Thursday 5 November 2009

In the zone

H/t to Tyson for tipping me off to this one. Following an attempt to impose licensing conditions including Post Office-style queueing on town-centre bars, Oldham Council are now trying to stick their oar into the off-trade.

Trading standards officers are writing to 17 stores across Oldham setting out proposals to review their drinks licences. If any store wants to sell booze at less than 50p per unit they must stick to certain rules.

Proposals include the creation of in-store alcohol zones with no adverts allowed to run outside these areas and no (unaccompanied) under 18s allowed in the designated booze aisles.

Extra security officers must patrol the zone and stores must display clear responsible drinking messages as well as limiting the size of alcohol adverts in store.

It seems to me that the council are significantly exceeding their powers here, and no doubt the legal departments of the major supermarkets will be sharpening their knives as I write. Local councils have no authority either to impose minimum alcohol pricing nor to dictate the internal layout of shops. Oldham are taking on far more formidable adversaries than a few local publicans and nightclub owners.

It would be interesting to know which are the 17 businesses that the council have written to. Clearly this does not include all the small corner shop off-licences in Oldham which arguably are the major culprits in irresponsible retailing, in particular under-age sales. This runs the risk of creating a two-tier licensing regime which in itself would be open to legal challenge.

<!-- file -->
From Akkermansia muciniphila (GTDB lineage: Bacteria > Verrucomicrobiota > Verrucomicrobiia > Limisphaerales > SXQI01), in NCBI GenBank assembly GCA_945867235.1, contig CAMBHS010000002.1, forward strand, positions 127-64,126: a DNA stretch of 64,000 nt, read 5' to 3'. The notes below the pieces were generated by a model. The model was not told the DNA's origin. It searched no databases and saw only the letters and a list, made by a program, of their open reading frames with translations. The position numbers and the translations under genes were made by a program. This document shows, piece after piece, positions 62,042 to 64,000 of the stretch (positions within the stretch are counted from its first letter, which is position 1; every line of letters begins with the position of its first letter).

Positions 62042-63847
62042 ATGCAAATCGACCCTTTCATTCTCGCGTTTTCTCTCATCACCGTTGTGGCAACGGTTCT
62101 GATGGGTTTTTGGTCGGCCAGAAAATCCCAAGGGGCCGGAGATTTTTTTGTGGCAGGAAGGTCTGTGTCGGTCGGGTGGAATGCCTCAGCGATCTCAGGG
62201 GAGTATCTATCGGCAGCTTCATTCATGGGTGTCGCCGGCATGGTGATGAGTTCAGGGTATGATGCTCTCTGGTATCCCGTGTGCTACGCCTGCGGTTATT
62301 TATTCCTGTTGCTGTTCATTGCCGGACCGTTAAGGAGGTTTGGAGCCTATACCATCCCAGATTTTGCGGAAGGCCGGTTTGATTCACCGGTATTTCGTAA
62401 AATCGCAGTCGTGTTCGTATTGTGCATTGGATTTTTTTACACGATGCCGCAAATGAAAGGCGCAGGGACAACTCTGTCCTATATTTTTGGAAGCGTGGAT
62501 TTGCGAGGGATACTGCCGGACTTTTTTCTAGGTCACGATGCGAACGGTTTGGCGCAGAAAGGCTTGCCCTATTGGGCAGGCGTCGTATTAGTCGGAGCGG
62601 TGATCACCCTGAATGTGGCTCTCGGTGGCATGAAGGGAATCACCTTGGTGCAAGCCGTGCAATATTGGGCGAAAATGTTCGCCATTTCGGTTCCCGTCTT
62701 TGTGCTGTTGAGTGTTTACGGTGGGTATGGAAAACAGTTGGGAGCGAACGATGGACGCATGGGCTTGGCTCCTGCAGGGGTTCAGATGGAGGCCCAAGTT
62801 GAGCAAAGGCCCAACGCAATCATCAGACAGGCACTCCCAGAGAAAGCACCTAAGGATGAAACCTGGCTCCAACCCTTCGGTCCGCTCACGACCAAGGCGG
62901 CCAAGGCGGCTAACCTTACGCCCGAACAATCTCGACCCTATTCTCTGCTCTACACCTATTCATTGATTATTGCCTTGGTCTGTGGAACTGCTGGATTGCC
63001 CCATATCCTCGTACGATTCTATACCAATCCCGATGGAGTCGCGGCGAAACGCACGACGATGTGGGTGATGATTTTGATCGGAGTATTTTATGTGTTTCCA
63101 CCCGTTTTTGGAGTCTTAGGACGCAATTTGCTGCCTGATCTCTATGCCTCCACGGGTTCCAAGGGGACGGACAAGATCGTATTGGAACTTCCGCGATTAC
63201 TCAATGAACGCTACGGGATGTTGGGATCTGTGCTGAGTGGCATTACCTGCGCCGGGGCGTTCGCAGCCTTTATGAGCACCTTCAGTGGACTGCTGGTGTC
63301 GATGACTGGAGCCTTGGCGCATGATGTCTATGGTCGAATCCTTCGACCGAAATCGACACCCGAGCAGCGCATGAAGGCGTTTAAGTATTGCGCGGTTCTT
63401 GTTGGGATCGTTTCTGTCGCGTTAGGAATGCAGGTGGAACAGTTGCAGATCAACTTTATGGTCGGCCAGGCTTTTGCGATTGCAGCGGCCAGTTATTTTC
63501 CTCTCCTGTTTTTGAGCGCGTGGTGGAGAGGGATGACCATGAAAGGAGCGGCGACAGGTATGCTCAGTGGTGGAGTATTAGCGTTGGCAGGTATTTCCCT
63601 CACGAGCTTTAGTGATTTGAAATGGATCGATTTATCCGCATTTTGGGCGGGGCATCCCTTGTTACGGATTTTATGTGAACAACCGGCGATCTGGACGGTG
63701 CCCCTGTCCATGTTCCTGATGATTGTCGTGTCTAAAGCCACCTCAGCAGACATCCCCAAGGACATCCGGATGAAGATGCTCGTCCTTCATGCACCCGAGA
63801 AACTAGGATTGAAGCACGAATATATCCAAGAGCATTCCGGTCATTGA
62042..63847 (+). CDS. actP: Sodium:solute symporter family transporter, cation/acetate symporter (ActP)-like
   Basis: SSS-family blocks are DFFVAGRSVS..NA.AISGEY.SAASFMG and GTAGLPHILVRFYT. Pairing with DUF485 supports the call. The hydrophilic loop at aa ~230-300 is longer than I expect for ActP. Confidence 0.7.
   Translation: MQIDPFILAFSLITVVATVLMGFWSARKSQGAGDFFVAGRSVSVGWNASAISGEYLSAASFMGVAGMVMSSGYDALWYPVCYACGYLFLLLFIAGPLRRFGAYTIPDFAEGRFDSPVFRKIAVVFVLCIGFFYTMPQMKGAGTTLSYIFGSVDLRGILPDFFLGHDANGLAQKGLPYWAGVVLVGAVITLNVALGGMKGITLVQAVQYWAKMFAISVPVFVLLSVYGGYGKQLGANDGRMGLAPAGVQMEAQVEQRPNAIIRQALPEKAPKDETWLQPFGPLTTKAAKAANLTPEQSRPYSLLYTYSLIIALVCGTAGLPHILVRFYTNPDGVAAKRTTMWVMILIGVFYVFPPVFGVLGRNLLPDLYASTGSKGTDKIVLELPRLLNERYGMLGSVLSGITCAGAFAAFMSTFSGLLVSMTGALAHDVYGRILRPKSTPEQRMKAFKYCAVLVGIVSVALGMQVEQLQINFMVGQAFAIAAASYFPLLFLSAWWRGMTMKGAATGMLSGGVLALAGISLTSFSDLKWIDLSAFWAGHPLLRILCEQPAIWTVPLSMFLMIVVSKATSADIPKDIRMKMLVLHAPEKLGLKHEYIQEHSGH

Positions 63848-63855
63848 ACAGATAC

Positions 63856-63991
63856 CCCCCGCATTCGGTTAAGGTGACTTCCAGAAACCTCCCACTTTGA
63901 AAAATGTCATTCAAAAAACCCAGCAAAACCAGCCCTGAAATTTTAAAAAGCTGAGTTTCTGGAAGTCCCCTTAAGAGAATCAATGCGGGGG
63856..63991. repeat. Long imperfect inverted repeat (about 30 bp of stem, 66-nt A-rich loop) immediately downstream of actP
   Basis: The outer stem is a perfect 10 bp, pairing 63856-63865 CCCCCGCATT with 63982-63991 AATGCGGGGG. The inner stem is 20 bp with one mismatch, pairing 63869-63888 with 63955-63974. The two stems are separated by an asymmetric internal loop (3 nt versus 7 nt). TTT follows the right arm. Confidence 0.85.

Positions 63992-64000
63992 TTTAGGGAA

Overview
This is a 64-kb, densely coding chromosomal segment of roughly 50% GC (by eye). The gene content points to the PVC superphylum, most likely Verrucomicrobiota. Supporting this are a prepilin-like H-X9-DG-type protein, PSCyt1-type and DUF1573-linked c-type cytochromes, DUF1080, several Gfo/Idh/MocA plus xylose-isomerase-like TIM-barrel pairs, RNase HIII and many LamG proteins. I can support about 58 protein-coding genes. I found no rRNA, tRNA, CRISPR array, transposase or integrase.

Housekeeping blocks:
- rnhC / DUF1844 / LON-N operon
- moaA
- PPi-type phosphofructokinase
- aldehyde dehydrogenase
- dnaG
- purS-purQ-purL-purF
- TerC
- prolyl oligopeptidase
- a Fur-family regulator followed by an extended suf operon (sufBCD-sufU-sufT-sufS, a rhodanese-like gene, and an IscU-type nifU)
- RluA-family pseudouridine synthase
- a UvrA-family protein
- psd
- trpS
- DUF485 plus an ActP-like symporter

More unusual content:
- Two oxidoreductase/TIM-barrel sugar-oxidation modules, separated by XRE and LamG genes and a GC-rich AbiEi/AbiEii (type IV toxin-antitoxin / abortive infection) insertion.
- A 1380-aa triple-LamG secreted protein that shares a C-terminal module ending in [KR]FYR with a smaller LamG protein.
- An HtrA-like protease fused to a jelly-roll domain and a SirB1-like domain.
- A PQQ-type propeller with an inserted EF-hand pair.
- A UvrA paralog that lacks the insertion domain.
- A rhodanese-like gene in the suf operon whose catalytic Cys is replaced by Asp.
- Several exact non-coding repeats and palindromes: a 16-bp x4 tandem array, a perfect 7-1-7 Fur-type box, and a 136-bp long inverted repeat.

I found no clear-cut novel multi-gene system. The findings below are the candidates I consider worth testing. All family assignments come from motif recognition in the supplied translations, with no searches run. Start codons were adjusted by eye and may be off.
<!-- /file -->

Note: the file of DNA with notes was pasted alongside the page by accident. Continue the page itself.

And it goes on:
If this is an attempt to impose a minimum price by the back door it is a seriously ill thought out one. The vast majority of off-trade alcohol is sold at less than 50p per unit, so any business that attempted to comply with that restriction would no longer be viable. In effect that makes the conditions compulsory, rather than voluntary.

Interestingly, the large Morrisons store at Hollinwood, which from the look of it dates from the mid-1990s, already has what is effectively a segregated alcohol sales area and so could probably comply with the conditions with little difficulty.

Let’s hope that the results of the consultation, which runs up to the end of December, will leave this misguided initiative dead in the water, or at least watered down to insignificance.


  1. I'll have a pint of what Oldham Council is on.

  2. Oldham Council, having created a monster in the way they allowed their town to be ruined by so many kids drinking dens, are desperately trying to regain the ground they gave up. For them the recession is a good thing. Some of the town centre "venues" have had to give up the ghost and the place is quieter again.

    They are complete incompetents who are likely to get their comeuppance both legally and electorally.

  3. It's annoying because they think they are scoring brownie points by being seen to be "doing something". Ultimately though, as their grasp exceeds their reach, I expect the well paid lawyers of Tesco etc to see this one off.

  4. Tyson,

    The well-paid lawyers of Tesco, etc will certainly see them off. But the corner shops don't have well-paid lawyers and will be shafted; this is probably the intended result.

    Brian, follower of Deornoth

  5. This doesn't - at present - cover corner shops, as I said in the article. It's only 17 major supermarkets. But obviously it's something that would be completely unworkable for small shops.

  6. I grovel with shame, Curmudgeon. I did not read your article thoroughly.

    I somehow suspect that my comment will turn out to be correct, in any case.


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